When I first encountered Enmakaje, it was already much praised in Kerala as the powerful little book that aroused the Malayali’s moral conscience towards the unspeakable tragedy wrought by the unbelievably-callous aerial spraying of the insecticide Endosulphan in north Kerala, over some of the most lush, verdant areas of the State. It was criticised by some for what I thought was a very interesting experiment with form: it begins as fiction, slowly shades into a historical account of the beginnings of the anti-Endosulphan struggle in north Kerala, and then shades back, in the end, to fiction again. For me, Enmakaje was much more than an activist tale. It was a determined effort to renew the Malayali self, through a prayerful weaving and imaginative retelling of the many stories that have shaped us. Reading of Neelakantan’s and Devayani’s stories, one remembers these stories, but differently. For example, what if Raman and Seetha left Ayodhya forever, renouncing its sickening power games? What if Adam and Eve voluntarily renounced Paradise? What if Vararuchi’s wife had rebelled in the origin-story of Kerala, of the Parayi petta panthirukulam?
Juggernaut has just published my translation of this gem of a book, and the title of the English version is Swarga: A Posthuman Tale . Below is an excerpt from the book.
It was past midnight.
Jayarajan started from his sleep and sharpened his ears for sounds from outside.
He shook Neelakantan, who was fast asleep, awake. Neelakantan woke to darkness assailing his open eyes. He was frightened.
‘What is it?’
In a trembling voice, Jayarajan said, ‘Something is happening outside. I can hear noises.’
Neelakantan’s throat was parched. He asked in a loud voice, ‘Who is there outside?’
Jayarajan noticed his fear in the dim light of the lantern.
‘Not human beings. Something like a storm and strong winds . . . I can’t make out much . . .’
Neelakantan’s breath returned.
‘Oh, that! Must be the wind . . . I’ve been scared ever since you came in . . . it’s just that I didn’t show it. You lie down, I’ll see you off tomorrow morning; put you on the first bus back. It is not at all safe for you to come and stay here again.’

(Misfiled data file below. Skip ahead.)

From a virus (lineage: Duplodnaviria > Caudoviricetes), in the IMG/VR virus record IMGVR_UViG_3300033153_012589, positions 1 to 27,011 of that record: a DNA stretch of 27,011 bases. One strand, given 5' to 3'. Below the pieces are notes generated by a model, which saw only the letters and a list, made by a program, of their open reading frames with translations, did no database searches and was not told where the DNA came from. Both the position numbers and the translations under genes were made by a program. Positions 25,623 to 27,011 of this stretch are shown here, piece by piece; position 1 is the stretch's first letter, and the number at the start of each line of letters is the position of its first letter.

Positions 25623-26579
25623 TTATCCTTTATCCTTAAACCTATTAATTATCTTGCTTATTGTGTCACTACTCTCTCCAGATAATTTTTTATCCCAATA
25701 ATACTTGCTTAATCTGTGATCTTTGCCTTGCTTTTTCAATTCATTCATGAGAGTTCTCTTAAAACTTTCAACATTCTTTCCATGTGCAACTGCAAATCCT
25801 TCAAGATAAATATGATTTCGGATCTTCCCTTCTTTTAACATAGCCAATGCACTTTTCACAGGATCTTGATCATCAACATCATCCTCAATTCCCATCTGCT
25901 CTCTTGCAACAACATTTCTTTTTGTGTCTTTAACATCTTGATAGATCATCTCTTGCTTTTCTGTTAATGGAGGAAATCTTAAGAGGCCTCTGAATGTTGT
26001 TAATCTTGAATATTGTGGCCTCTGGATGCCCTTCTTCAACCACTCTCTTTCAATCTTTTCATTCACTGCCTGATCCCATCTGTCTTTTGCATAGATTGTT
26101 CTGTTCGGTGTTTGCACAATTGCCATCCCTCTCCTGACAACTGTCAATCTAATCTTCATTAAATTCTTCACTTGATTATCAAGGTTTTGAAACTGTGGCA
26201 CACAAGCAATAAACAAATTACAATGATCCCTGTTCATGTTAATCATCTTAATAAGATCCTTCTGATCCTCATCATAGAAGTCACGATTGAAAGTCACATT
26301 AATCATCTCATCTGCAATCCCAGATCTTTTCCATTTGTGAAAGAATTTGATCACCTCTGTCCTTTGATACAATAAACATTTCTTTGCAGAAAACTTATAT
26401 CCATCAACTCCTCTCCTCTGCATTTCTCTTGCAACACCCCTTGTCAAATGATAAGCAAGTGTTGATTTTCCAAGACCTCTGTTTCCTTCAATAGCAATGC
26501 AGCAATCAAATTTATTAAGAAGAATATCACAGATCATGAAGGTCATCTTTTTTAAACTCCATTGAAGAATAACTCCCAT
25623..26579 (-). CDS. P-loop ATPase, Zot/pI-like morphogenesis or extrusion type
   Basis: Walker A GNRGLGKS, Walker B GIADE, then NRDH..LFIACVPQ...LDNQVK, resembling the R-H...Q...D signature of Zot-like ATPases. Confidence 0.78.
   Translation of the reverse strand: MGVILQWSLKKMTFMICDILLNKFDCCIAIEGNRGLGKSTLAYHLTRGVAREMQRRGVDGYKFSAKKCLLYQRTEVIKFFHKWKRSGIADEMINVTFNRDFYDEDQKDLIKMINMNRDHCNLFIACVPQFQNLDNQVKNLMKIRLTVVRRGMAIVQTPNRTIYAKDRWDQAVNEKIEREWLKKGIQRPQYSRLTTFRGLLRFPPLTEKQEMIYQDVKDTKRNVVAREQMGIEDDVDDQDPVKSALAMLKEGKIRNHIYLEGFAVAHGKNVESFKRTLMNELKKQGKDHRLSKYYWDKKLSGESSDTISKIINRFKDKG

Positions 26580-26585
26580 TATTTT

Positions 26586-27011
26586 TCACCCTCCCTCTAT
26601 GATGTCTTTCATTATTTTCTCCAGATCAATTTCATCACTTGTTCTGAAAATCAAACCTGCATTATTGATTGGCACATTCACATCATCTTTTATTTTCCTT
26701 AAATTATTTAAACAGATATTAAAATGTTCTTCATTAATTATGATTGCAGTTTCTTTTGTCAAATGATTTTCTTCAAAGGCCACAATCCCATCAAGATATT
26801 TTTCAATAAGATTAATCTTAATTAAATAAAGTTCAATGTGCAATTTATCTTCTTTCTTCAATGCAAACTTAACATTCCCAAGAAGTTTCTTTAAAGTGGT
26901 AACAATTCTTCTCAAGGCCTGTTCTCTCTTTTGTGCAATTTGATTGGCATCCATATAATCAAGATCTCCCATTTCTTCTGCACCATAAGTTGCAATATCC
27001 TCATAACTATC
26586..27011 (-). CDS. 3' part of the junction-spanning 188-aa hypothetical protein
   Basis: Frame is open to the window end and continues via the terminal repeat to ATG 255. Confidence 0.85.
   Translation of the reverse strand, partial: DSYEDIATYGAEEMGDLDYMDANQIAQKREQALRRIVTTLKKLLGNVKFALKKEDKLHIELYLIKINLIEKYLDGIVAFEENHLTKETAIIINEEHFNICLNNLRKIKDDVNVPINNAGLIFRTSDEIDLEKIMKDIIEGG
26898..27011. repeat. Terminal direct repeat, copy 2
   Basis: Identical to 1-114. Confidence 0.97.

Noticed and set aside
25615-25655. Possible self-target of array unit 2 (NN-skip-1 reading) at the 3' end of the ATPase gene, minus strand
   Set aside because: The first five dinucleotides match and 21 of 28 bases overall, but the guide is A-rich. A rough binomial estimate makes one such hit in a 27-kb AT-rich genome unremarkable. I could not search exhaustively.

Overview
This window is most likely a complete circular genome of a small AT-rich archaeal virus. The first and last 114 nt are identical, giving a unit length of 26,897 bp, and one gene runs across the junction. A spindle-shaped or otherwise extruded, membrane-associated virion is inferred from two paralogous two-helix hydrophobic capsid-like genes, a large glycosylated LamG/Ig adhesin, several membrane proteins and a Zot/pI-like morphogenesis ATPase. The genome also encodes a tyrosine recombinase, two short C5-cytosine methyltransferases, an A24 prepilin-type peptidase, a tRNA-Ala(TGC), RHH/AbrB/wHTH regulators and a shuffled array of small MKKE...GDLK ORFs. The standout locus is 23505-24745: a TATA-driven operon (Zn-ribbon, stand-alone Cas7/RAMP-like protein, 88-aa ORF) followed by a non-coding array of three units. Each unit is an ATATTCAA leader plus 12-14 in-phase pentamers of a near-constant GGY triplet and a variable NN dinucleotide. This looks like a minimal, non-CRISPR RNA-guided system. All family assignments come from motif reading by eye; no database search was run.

Jayarajan got up.
‘Come, let’s go out for a bit.’
Neelakantan yawned. His voice was lazy. ‘The rain and wind will go their own way. You should lie down.’
Jayarajan took his hand and made him get up.
‘I’ve seen quite a bit of rain and wind too . . . but something extraordinary is happening outside.’
Neelakantan began to listen, alert now. There was a whole symphony of unpleasant sounds rising outside.
Taking care not to wake Devayani, they opened the door and stepped out.
They saw the most unbelievable sights on top of the Jadadhari Hill.
The huge trees were shaking hard, writhing, in the wind. From the clouds above, golden-coloured lightning-snakes descended, falling on the tops of the massive trees and enveloping them. As if from the impact of the lightning, the tall trees bowed as low as the ground, seeking to shake off the golden serpents . . .
In the next moment, the wind came hurtling like a demon’s hand, swooping up the trees. The branches clung and cleaved to each other as if in a paroxysm of desire, and shivered as though in the throes of an orgasm. And then, the lightning-serpents returned, and the whole cycle began again.
Startled, Jayarajan asked, ‘What is happening up there?’
For a few moments, Neelakantan had no words. He kept watching the hill’s frenzied dance and then said, ‘Terrible thunder and lightning. And the wind and rain besides. All of it together, that’s all.’
But even as he said those words, he knew how inadequate they were. Human language was too limited to describe this miraculous phenomenon. It was too vast to be comprehended by puny human consciousness.
‘Look, it is raining on top of the hill,’ Jayarajan pointed out. ‘Some of it is falling here too. But just see – there is not even a sign of rain or wind anywhere near here. Here the trees are still as if they have stopped breathing. It is a miracle . . . let me call chechi.’
‘No, she will be scared.’
Jayarajan remembered Devappa’s words. ‘On the night of the Kozhikkettu in Bhagyathimaarkandam, no one goes out!’
‘Two years ago, on a night like this, I heard the jungle sway like this around midnight. I thought it was a storm and did not go out.’
‘I think,’ Jayarajan said and stopped.
‘Is this really Siva’s dance of destruction, the thandava? Isn’t this the Jadadhari Hill?’
Neelakantan asked, ‘Are you a believer?’
‘No. What about you?’
‘I haven’t been to temples or shrines after I began to see things differently . . . In my view, Siva is Nature itself. Siva exists in every leaf, every flower. The thandava that you mentioned–’
‘The dance of destruction of Siva, who swallowed the divine serpent Vasuki’s deadly venom! This is it! Is this thandava- Jadadhari Hill’s, Nature’s – that means Siva’s – own attempt to shake off the terrible chemical poison, so like Vasuki’s venom, the Kalakoota?’
‘You tie up everything to your consciousness of the environment!’
Jayarajan pointed out: ‘See, the wind’s grasping fist now eases. The lightning retreats. The rain and thunder depart. The trees stand up straight once again.’
Neelakantan nodded, his eyes wide open and filled with the magic in the air. Yes, the dance of destruction was now ebbing.